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Awareness of Minority Mental Health Month reveals particular healthcare issues



Indianapolis, Indiana – National Minority Mental Health Awareness Month, which takes place in July, aims to raise awareness of the particular health care issues that racial and ethnic minorities in the US confront.

Local specialists stress the significance of attending to particular requirements and how to remove obstacles to mental health care in certain regions.

The proportion of those suffering from mental illness who obtain treatment is still low. According to a survey from the Office of Minority Health at the US Department of Health and Human Services, only 25% of Asian adults, 31% of Black adults, and roughly 49% of white adults seek treatment for mental health issues. Due to their 50% lower likelihood of receiving mental health care, Latino American individuals have even bigger inequities.

Poverty, which can disproportionately affect racial and ethnic minority groups, is a major obstacle to receiving treatment.

Another issue that has to be addressed, according to Barbara Thompson, executive director of NAMI Indiana, is the stigma associated with obtaining mental health treatment. According to her, certain cultures may view getting help for mental health issues as taboo owing to cultural and religious customs.

Furthermore, the lack of therapists in the entire mental health care system makes matters worse for these populations. The standard of care is impacted by the underrepresentation of minorities in the area.

According to Thompson, research indicates that when minorities don’t receive care from a culturally competent professional, they are more likely to obtain a false diagnosis. This could seriously slow down their recuperation. While it is not required to choose a therapist from one’s own community, it is crucial to find out about their level of cultural competency to provide the best possible therapy.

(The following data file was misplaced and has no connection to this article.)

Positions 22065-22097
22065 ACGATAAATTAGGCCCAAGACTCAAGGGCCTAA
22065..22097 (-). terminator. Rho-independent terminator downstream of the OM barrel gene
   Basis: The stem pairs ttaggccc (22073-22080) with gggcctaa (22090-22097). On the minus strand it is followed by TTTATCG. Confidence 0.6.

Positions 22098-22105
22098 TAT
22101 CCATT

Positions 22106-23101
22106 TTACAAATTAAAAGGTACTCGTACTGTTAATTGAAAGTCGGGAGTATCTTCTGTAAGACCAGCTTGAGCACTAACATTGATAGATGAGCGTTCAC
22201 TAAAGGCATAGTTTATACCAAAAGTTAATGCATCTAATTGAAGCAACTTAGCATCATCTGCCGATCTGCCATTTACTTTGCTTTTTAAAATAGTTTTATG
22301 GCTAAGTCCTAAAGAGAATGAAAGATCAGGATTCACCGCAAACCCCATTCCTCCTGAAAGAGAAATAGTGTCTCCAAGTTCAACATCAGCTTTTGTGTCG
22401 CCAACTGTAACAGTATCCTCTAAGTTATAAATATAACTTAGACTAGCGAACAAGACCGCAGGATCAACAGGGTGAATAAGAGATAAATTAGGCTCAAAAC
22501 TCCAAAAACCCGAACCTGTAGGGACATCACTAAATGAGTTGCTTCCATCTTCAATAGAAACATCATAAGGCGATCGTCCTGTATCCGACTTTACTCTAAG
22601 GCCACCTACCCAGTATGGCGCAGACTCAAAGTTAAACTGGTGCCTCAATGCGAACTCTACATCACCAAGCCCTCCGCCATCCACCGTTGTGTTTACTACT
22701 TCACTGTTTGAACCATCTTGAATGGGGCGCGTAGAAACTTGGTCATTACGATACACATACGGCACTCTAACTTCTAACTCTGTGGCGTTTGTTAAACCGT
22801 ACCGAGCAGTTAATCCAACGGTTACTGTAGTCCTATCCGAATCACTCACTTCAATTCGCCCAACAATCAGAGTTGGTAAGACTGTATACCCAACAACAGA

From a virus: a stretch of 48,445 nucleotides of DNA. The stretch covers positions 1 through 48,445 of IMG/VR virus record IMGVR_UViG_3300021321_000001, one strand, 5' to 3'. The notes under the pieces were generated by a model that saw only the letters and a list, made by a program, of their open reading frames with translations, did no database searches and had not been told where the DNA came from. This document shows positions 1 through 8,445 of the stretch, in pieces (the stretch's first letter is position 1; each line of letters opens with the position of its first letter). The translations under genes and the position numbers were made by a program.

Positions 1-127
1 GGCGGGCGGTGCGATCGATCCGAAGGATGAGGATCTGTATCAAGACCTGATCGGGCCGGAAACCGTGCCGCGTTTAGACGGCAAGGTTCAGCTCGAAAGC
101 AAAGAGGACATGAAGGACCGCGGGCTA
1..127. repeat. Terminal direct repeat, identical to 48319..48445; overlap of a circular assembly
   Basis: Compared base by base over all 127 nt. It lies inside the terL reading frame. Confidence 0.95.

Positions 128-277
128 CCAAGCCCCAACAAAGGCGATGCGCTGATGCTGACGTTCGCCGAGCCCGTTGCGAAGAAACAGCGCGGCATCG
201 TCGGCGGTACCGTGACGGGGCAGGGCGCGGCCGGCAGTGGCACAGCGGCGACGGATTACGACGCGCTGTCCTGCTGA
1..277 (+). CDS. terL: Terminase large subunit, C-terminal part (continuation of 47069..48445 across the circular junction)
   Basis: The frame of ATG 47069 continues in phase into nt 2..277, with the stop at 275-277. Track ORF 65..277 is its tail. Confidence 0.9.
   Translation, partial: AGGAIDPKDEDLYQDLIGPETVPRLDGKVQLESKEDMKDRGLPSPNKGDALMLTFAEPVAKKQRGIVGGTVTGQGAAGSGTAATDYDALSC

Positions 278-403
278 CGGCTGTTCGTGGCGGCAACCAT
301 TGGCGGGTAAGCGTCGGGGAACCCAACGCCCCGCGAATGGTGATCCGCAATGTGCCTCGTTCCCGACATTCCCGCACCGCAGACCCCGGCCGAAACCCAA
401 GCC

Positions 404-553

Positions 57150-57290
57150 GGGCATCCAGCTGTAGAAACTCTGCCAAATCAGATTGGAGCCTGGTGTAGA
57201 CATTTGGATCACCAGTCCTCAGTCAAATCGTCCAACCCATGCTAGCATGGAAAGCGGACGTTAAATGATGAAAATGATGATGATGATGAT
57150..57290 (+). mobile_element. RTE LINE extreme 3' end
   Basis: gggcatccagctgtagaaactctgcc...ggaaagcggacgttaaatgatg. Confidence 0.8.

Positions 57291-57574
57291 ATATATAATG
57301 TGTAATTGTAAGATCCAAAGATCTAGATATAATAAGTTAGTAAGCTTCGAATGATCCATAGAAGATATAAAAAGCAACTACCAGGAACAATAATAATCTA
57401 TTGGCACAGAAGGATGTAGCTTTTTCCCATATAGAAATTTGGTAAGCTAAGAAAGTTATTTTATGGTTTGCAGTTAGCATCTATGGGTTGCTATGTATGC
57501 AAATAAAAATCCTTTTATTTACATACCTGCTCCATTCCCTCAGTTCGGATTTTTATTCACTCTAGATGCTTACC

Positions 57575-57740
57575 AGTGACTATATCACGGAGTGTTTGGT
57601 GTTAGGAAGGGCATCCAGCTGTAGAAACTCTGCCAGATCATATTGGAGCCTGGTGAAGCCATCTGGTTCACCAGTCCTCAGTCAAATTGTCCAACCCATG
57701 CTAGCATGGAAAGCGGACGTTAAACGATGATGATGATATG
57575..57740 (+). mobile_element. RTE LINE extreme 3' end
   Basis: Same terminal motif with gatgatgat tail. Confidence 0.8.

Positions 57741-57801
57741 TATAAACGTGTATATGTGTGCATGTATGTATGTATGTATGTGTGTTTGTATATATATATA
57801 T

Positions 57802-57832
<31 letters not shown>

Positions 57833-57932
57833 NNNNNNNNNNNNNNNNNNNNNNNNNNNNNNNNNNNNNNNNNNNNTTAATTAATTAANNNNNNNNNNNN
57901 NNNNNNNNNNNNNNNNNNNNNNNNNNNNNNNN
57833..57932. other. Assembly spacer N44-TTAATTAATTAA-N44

During this month of awareness, the National Alliance on Mental Illness honors Bebe Moore Campbell for her significant efforts. The author and co-founder of NAMI Urban Los Angeles, Bebe Moore Campbell, was instrumental in eradicating the stigma associated with mental illness and promoting awareness in impoverished neighborhoods.

Sharing Hope for the Black Community and NAMI Compartiendo Esperanza: Mental Wellness in the Hispanic-Latino Community are two of NAMI Indiana’s initiatives that are specifically geared toward minority communities. Through storytelling and facilitated conversation, these programs promote debates about mental health and wellness.

By courageously sharing their own mental health journeys through NAMI In Your Own Voice, people challenge preconceptions and bust common misconceptions about mental health issues.

On Sunday, NAMI Indiana will take an active role in the IBE Black and Minority Health Fair by hosting a public “In Your Own Voice” lecture and distributing helpful materials to visitors.

People can call the national NAMI helpline at 800-950-6264 for extra support.